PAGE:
The visual processing pathway can be interrupted in several unexpected ways. From the current news headliner, Plaquenil (hydroxycholorquine, Sanofi) to statins, systemic drugs commonly affect ocular health. New research is adding to that list with evidence that several immune checkpoint inhibitors (ICIs)—a relatively new class of medications used to treat cancer patients—can result in optic neuritis.1
Investigators at the Sloan Kettering Cancer Center in New York looked into the cases of 18 eyes with ICI-associated optic neuritis. The patients were evaluated for Snellen visual acuities, presence of afferent pupillary defect, color vision and visual fields.
The “classic triad” in optic neuritis secondary to other etiologies is unilateral decreased vision, dyschromatopsia and pain. However, this was not the case for these patients, the authors explained. All patients in the cohort were symptomatic, with 90% complaining of painless decreased vision, floaters or both. Despite experiencing no vitreous opacities, 64% of patients had bilateral optic nerve involvement. Additionally, 89% of eyes had at least one objective measurement of optic nerve dysfunction besides decreased visual acuity, including afferent pupillary defect. In 15 of the eyes, the researchers noted visual field abnormalities. Only 67% of eyes studied had dyschromatopsia. The unique features of bilateral, painless decline in vision in the context of intact color vision are unlike the classic optic neuritis signs.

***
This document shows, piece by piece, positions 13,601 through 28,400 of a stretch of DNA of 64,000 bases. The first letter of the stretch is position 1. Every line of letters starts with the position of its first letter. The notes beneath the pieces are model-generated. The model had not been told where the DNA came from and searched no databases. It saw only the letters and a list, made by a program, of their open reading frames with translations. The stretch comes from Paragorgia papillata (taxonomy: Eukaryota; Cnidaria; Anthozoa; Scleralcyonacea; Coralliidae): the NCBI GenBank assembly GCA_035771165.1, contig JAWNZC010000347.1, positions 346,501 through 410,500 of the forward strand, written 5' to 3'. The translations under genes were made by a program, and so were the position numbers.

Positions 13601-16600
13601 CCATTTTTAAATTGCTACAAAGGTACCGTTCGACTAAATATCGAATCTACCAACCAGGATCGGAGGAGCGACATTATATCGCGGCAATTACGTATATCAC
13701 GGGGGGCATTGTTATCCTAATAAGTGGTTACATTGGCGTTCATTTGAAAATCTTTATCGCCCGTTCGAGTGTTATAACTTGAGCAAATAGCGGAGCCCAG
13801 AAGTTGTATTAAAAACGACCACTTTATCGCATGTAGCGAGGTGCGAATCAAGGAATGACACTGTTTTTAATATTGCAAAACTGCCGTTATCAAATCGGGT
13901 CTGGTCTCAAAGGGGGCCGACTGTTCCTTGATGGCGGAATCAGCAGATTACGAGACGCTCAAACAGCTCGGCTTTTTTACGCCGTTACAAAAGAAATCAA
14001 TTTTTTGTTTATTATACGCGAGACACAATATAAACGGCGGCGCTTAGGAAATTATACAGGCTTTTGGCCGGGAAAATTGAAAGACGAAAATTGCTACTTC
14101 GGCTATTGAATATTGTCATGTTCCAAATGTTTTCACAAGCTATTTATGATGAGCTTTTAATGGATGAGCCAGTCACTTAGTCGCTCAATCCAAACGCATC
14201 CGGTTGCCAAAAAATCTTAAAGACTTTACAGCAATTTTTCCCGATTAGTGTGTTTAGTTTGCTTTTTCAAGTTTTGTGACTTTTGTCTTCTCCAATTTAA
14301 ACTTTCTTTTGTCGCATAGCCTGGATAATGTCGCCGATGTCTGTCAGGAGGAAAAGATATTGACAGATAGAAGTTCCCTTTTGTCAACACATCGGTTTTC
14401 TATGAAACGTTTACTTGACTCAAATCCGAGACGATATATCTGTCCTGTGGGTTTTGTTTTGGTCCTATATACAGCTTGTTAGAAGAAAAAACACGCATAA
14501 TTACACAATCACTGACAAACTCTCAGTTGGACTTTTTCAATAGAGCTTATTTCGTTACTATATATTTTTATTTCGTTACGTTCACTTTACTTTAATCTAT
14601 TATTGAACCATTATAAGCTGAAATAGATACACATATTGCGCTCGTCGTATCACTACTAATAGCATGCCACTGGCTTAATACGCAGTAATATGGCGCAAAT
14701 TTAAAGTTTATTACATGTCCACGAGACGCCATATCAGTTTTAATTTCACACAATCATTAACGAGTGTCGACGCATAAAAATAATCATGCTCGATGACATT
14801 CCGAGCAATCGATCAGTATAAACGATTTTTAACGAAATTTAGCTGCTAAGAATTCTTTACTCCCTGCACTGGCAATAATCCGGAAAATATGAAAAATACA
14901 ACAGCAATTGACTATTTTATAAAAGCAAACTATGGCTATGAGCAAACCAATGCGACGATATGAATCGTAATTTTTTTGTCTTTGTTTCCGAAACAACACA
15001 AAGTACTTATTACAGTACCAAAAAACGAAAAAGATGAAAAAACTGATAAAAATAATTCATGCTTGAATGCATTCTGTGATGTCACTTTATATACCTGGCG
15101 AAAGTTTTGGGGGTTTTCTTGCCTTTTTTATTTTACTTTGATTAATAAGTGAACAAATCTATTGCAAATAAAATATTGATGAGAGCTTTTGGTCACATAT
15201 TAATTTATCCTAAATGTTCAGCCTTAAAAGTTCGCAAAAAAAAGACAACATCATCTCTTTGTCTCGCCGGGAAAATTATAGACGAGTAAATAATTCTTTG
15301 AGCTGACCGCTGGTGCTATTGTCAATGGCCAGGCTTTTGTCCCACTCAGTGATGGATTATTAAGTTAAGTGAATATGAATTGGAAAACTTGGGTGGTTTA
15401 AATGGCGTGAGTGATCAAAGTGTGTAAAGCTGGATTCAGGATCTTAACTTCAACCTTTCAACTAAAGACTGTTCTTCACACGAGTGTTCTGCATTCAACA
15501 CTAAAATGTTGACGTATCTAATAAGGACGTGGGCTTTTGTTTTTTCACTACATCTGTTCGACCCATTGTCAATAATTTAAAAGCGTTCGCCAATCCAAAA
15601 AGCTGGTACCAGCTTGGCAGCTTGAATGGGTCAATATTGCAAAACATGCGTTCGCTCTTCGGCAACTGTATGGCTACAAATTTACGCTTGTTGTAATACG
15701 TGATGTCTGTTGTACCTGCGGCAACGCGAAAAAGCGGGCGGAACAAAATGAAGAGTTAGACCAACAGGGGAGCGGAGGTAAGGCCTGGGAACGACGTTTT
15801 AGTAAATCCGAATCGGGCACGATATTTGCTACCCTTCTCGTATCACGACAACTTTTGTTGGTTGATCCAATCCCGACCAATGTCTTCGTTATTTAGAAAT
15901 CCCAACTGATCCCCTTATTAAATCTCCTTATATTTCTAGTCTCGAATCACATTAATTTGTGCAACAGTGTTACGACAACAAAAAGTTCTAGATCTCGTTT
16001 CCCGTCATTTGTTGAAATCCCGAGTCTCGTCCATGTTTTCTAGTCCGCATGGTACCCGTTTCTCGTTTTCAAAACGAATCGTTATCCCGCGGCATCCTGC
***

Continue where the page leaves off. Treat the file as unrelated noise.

The research suggested that the symptoms were associated inflammatory insults caused by the ICIs, which all the patients discontinued. The patients’ visual function stabilized after discontinuing the ICIs and taking systemic steroids.
Although the researchers are sure exactly how the condition develops, MRI imaging of these subjects demonstrated a propensity for ICI-associated optic neuritis to spare the retrobulbar and proximal nerve.
“The reason for this is unclear but may suggest differences in the level of ICI-associated immune activation along the length of the nerve,” the investigators said in their paper. “Furthermore, these MRI findings do not provide a consistent explanation for the painless nature of this optic neuritis.”
However it occurs, patients who use ICI therapy—especially who have taken four or more cycles, should be monitored for these adverse effects.
1. Francis JH, Jaben K, Santomasso BD, et al. Immune checkpoint inhibitor associated optic neuritis. Ophthalmol. May 4, 2020. [Epub ahead of print].
2. Immune checkpoint inhibitors and their side effects. American Cancer Society. www.cancer.org/treatment/treatments-and-side-effects/treatment-types/immunotherapy/immune-checkpoint-inhibitors.html. December 27, 2019. Accessed May 20, 2020.